The historic infrastructure of Bruges with its many bridges, gates and parks forms the natural décor for Wintergloed, immersing the visitors in this magical environment. “The Bridge” is a light art installation using LED pixel tubes each measuring two metres, rigged in a specially fabricated roof structure supported by a trussing structure standing in a pond in Bruges’ King Albert I park. Patterns flowing through the tubes are activated by video content and can be triggered by hand movements, which are captured by sensors. “The Gate” features ten partial gates made from custom-made LED pixel profiles to play with perspective and create a tunnel effect along the narrow lane in which they are located. Visitors can fully envelop themselves in this work, move around and see different things. Another eye-catching work in this extravaganza of light is “The Source”, a spectacular geometric work comprising LED strings spanning an 18 x 23 metre gap across the Minnewater lake, which is situated between the city’s ice-skating rink and winter terrace.
Luc Peumans, CEO of Painting with Light, explains: “A major overall creative challenge for the Painting with Light team was presenting so many different works in a unified way, and finding imaginative solutions to energise a wide variety of spaces. We also needed to keep up with the pace of all the public spaces and not create extra obstacles, plus add in the numerous different layers of storytelling to capture and maintain visitor’s attention. Bruges Wintergloed has set the bar high and has proven a huge hit with the public, generating positive interaction across multiple communication channels.”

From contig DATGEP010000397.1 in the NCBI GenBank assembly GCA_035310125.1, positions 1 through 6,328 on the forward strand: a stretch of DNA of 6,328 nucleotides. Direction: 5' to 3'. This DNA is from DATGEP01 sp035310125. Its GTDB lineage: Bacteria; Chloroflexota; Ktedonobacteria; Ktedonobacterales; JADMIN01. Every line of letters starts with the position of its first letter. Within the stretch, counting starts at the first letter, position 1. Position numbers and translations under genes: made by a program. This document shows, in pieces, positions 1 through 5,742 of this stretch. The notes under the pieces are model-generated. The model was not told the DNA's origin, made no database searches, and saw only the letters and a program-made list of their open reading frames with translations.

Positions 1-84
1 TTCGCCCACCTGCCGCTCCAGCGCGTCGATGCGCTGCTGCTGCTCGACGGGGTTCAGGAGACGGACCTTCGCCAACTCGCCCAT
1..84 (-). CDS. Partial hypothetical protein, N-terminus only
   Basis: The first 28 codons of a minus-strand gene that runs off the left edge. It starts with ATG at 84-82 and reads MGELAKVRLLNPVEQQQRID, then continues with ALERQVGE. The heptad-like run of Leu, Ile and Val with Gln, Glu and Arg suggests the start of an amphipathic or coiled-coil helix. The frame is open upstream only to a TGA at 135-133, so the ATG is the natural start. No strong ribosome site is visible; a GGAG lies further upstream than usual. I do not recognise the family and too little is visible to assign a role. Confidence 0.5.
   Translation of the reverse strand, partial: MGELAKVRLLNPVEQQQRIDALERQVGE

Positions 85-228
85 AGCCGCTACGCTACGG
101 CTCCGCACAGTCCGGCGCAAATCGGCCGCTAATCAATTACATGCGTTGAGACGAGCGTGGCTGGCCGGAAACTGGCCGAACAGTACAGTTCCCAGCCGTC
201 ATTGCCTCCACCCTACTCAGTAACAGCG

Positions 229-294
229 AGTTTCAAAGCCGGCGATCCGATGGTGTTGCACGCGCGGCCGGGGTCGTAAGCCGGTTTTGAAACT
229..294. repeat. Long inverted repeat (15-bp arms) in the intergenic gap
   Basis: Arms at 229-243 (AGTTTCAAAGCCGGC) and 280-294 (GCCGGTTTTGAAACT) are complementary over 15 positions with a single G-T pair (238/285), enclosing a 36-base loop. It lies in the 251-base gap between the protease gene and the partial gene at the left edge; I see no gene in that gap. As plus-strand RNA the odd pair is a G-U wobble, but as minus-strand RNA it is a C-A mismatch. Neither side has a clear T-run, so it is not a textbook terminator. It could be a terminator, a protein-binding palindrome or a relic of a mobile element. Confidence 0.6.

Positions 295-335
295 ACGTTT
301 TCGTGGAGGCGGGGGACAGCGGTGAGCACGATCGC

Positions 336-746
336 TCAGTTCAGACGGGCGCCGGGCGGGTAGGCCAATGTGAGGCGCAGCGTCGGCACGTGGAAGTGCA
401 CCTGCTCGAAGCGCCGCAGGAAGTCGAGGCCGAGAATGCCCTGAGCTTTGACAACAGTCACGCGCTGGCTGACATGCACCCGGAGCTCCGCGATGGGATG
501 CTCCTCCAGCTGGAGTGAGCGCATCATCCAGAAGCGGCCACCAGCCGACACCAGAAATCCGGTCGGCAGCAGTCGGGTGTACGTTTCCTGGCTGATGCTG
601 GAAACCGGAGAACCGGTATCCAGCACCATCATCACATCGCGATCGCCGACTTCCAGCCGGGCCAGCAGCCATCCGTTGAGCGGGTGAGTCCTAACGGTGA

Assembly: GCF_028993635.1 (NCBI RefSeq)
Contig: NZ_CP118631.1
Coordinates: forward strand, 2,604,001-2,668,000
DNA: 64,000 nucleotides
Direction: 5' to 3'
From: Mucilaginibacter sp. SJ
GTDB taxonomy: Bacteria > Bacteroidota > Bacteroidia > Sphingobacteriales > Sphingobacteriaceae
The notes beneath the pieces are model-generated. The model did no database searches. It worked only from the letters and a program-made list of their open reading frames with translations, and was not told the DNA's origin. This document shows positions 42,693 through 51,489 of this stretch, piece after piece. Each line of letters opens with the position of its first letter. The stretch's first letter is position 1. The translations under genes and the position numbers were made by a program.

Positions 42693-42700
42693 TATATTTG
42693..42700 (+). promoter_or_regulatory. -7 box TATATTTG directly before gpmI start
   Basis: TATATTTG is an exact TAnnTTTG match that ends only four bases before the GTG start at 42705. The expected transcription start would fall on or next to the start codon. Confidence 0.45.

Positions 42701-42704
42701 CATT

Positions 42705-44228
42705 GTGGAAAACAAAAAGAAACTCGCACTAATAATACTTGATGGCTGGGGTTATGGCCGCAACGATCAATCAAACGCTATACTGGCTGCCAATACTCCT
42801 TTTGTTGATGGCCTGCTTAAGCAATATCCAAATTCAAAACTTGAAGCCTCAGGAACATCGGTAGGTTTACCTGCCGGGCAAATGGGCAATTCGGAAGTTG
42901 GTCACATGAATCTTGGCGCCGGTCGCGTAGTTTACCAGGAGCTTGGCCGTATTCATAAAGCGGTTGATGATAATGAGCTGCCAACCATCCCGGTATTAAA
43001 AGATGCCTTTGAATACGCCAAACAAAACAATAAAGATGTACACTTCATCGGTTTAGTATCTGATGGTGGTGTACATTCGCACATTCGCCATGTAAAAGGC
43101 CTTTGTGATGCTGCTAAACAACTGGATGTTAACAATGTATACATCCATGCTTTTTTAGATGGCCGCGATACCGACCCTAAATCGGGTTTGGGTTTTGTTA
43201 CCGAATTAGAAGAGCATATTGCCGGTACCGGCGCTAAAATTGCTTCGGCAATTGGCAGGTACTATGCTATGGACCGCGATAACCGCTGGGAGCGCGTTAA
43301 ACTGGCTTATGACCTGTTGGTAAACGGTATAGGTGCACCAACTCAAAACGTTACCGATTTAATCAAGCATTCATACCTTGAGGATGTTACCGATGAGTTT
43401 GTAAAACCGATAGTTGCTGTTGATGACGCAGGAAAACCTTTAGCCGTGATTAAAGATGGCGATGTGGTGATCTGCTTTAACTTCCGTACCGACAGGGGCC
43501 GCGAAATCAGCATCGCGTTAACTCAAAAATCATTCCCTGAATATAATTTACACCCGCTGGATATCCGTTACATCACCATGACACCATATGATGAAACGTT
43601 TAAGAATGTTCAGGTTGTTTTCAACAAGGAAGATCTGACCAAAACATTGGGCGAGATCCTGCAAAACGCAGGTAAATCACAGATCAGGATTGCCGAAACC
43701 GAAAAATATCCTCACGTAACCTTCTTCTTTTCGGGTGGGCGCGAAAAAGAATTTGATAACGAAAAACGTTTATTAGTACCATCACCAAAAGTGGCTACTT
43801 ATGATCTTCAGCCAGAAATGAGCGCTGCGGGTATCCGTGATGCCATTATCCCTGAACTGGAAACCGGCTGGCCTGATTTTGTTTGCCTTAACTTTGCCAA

This success of the project has underlined a lot of hard work, foresight, creativity and some superlative teamwork from Painting wit Light resulting in the ambition to create more of these stimulating and heart- warming lighting and visual events in other cities around the world.
Mayor of Bruges Dirk De fauw concludes: “This new Wintergloed lighting concept is a great experience thanks to the harmonious interplay of light art installations, light stimuli and projections ... and it is also functional. Light has an all-encompassing effect enabling two walking directions which allow us to manage our end-of-year crowds much more flexibly. Light also connects and unites different points in the city, not only along the walks, but also, for example, by applying the same winter light patterns on 't Zand and on the Markt. Furthermore, it connects past and present by highlighting our historical heritage in an innovative way. My sincere thanks to the Painting with Light team for their wonderful realisation.”